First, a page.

Troubleshooting 101: Effective Information Gathering

Report
Teach Them to Fish
Johann Stoessel, MCP
HDI Member Adivsory Board Chair
So, what’s this got to do
with troubleshooting
technology?
Troubleshooting
“. . . the process of replacing probability
with certainty.”
Robert F. Mager
Troubleshooting the Troubleshooting Course
Troubleshooting starts with 5 Key Questions
Who
 What
 When
 Where
 How

“The quality of the question
determines the quality of the answer.”
Kim Hankins, The Bergerac Company
Troubleshooting – Who?
Identify the customer
 Is the customer an intermediary
 One or many experiencing the symptom
 Technically savvy customer

Troubleshooting – What?
Record the details
 Get specific

◦ What version of what program
◦ Machine type, operating system
◦ What function is the customer trying to
perform
Troubleshooting – What?

What is or isn’t happening
◦ How long does it take

What is on the screen
◦ Is there an error message

Can the customer perform similar tasks
in other programs
Troubleshooting – What?
“It’s not working . . .” vs
“How do I . . .” questions
 What is the question behind the
question

Torubleshooting – When?
When did it start
 When does it happen
 Is there a pattern to its occurrence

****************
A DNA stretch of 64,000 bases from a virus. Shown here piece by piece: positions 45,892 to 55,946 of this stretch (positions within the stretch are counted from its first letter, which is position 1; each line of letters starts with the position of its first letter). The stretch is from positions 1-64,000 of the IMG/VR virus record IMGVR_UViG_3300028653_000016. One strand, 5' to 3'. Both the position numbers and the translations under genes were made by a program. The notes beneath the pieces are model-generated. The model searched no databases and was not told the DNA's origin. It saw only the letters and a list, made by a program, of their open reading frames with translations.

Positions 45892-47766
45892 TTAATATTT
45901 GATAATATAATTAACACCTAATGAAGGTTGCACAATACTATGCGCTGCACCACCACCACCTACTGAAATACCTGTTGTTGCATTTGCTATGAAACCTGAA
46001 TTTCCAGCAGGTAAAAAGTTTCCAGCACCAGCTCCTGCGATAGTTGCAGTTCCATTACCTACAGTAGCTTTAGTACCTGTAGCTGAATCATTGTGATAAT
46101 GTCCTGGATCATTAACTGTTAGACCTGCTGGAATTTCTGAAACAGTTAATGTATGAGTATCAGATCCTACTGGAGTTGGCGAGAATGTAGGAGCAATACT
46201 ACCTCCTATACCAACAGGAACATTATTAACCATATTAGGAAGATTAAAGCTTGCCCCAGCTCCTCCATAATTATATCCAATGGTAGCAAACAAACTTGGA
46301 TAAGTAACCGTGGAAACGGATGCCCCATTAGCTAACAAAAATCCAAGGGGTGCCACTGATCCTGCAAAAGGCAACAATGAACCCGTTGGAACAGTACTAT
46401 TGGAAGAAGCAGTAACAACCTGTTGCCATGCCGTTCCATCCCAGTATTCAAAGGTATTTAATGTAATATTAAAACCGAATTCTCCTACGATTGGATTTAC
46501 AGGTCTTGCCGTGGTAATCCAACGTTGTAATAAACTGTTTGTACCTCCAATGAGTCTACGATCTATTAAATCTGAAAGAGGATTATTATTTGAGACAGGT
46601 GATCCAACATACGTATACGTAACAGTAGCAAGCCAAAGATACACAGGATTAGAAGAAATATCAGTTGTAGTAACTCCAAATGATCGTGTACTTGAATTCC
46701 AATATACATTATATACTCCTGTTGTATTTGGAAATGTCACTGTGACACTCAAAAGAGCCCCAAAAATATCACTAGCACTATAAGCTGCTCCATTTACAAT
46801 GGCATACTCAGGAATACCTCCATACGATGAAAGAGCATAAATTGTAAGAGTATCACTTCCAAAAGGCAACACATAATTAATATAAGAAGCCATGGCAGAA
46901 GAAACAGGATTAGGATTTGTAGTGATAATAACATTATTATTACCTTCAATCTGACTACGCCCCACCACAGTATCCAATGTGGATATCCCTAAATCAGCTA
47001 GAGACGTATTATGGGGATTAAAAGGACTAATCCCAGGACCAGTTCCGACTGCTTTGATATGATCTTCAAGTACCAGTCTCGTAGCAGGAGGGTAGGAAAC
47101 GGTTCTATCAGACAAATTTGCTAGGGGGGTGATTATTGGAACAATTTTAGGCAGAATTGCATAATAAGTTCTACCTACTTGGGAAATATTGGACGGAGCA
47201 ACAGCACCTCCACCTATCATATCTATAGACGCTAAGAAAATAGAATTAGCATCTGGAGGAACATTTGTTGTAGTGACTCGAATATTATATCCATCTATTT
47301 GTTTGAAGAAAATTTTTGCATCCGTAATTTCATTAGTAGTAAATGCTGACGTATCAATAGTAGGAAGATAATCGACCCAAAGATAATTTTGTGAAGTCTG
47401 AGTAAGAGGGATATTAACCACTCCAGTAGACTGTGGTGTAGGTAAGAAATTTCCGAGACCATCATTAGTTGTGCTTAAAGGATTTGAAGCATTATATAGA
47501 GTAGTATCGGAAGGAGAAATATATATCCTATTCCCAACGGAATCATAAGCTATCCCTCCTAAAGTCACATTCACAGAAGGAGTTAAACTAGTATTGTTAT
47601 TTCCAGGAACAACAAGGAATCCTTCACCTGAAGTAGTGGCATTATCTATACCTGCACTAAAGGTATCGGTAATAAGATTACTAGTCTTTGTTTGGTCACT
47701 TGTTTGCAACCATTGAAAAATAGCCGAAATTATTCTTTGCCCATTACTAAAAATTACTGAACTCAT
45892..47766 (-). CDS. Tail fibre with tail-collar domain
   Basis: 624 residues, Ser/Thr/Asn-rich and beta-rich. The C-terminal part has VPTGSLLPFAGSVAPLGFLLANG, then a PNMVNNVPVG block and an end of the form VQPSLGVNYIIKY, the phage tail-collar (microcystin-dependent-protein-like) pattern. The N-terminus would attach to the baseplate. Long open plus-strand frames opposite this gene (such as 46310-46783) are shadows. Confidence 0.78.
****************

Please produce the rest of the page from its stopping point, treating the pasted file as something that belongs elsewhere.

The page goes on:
 What changed

◦
◦
◦
◦
New or different computer
New software installed
Changes to customer job function
Changes to customer network
Troubleshooting – Where?

“Any machine no matter who’s logged on.”

“Only my machine no matter who’s logged on.”

“On any machine but only when I log on.”

“Only my machine and only when I’m logged on.”

“Everyone on the east side of the third floor.”
Troubleshooting – How?

Can the customer make it happen again
◦ Reproducible vs. Intermittent incidents

Document the steps to recreate the
incident
◦ Is the customer following proper procedure

Can you reproduce the incident in the
support center
Sometimes it is
not what you ask
but how you ask it
Avoid defensiveness
◦
◦
◦
◦
Don’t rush it
Open vs Closed questions
Avoid “you” and “why”
Is an apology in order
to keep the information coming
Develop Problem Statement
State the incident description as you
understand it
 Does customer agree the description is
accurate
 Does customer add new, relevant or
clarifying details
 Restate to confirm

Prioritize the Incident

Determine impact and severity
◦ Does it affect one customer or many
◦ Is a high-value transaction at stake
◦ Is a high-value account at stake

How does it compare with other open
incidents or problems
Establish 5 Key Questions with your Team
Teach
 Prove
 Whiteboard
 Adapt

Case Study
Who?
 What?
 When?
 Where?
 How?
 Restate
 Prioritize


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